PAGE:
The big winner in the National Dairy Innovation Awards was the Limerick-based start-up, Anuland, at the National Dairy Show last Saturday in Millstreet.
Their new grass management technology won the overall and best start-up awards, and the gold award in the technology section.
The Carbery Group-supported awards were the biggest yet in the eight years since they became part of the National Dairy Show.
The judging panel had the unenviable task of picking winners from 22 finalists.
The panel of six judges was initially divided into three pairs to judge the individual section winners.
The sections were Science, Engineering and Technology.
The panel then considered the winner of each section, to determine the overall winner.
The judges in the Science section were Dr Gerard Coakley, Lecturer in Agricultural Science in Institute of Technology, Tralee (PhD in Biosystems Engineering and Research Fellow, UCD), and Paddy Barrett, Quality Assurance Manager of award sponsors Carbery Group.
At the conclusion of their judging deliberations, they declared natural bolus manufacturer AHV International as the Gold Award winner.
AHV International offers a wide range of what they call ‘new pharma’ solutions by supporting the resistance of and the immune system of animals, for recovery after illness, without antibiotics.
The award-winning product was the company’s Cow Extra Bolus which is scientifically proven to treat clinical mastitis and high-cell-count cows.
The judges were impressed with the scientifically proven approach of the product in an era when farmers need to be careful about the amount of antibiotics that are used.
The Silver Award in the Science section went to ICBF for their scientific work behind the d Sire Advice breeding tool. Overhauled in 2018 in collaboration with Teagasc, the improved algorithm has shown significant increase in usage for the 2019 breeding season.
The Gold winner in the Engineering section was RAMGen with their new method of covering silage clamps. The judges in the engineering section were two multi-award-winning farmers.
Carbery supplier John Joe O’Sullivan is an Origin Green Sustainability Overall Winner and Carbery Quality Milk Winner, and was joined by farmer Paula Hynes, who starred in RTÉ’s Hardest Harvest TV documentary. It’s her second year as a judge.
The award-winning RAMGen Silage Safe was chosen for “taking the hardship out of one of the hardest jobs of the year.”
The Silage Safe is a completely new way of covering a silage clamp.
It does away with tyres or sandbags, making the job cleaner, and making adjustments after pit shrinkage much easier.
The cover is anchored on either side, using the weight of the silage, and connected together on top and ratcheted to provide full and equal tension on the surface, edges and down the sides.
The Silver in the Engineering section went to King Coupling who devised a way to repair burst hydraulic pipes.
The judges said, “every dairy farmer should have one. Imagine 5 o’clock on a Sunday, and you’re feeding cows and the hose bursts, just use the King Coupling, and you’re back up and running to get finished up in no time.” A farmer can use the three-part coupling to join two broken pieces of hydraulic hose pipe within 20 minutes.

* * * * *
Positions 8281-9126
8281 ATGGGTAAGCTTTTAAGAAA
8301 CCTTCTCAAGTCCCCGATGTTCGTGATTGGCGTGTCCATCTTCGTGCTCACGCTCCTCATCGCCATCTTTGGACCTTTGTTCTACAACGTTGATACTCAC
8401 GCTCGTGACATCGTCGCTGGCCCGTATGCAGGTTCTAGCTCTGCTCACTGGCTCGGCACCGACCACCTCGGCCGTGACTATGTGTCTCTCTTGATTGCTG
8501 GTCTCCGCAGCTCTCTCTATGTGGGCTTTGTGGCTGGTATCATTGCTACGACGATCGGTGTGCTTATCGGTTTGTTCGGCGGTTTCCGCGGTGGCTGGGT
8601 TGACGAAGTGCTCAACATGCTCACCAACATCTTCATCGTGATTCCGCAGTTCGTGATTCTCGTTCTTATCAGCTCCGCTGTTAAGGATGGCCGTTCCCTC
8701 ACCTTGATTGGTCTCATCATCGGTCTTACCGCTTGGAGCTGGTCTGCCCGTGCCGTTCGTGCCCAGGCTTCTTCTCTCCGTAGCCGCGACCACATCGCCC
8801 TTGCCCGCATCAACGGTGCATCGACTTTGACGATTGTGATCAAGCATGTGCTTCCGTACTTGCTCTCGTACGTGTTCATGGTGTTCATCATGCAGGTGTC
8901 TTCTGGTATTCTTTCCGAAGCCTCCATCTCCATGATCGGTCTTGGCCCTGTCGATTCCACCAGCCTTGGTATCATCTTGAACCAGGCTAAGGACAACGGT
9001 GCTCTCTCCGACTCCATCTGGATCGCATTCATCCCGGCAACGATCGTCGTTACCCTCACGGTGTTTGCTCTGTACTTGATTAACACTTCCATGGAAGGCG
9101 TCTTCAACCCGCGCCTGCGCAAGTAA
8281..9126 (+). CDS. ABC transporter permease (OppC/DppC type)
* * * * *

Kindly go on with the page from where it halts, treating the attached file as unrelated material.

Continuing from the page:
The Technology section of the National Dairy Innovation Awards is the section that has seen growth year-on-year.
It is also the most successful when it comes to the overall winner of the awards, with five overall titles out of eight.
The judges of the section this year were Joe Kirk, an agricultural data specialist with Acorn Agricultural Research, and Agricultural Science Association council member Julie Roche of JR Agricultural Consultants.
The runner up in the Technology section was Mitchelstown-based Rea Refrigeration with their milk tank sensors, Coolcare.
The retrofit sensor technology can provide information to farmers in relation to the tank’s performance, and notify of any issues.
The remote milk monitoring system can notify immediately in many bulk tank malfunction scenarios, including ice formation in the milk, low refrigerant, and wash water temperature incorrect.
They were runner-up to Anuland, the new company who would claim the top prize in the awards. Their product is the Fieldsense, a new systemised approach to grass measurement.
It helps farmers reduce time and improve decision making for optimum grass cover.
Anuland FieldSense offers a first-of-its-kind camera technology that automatically measures grass using artificial intelligence vision technology, algorithms, and machine learning.
The farmer takes an image of the grass any time during their daily tasks.
This image is paired with the Anuland monitoring station and transmitted to the Anuland insights platform.
The grass measurement data is returned to the App for grass management recommendations in real-time.
It was launched just one month ago, after two years of research and development.
Receiving the awards, Anuland Director David McDonnell said, “We are thrilled to receive such recognition for our company and our technology. It is testament to the hard work and brilliant minds of our team, and a fantastic endorsement for how our grass measurement technology is addressing real and pressing issues that farmers face.
“Our camera technology enables farmers to measure their grass on-the-go, by taking a photo of the grass whilst doing other daily tasks.”
“This image data feeds into our system, giving accurate grass measurement in real-time, helping farmers to keep on top of grass management decisions at all times.”
The awards are judged on the innovative aspects of the product/service in relation to dairy farming, the practicality of a product/service in assisting with common dairy farming chores/problems and the presentation and promotion of the product/service.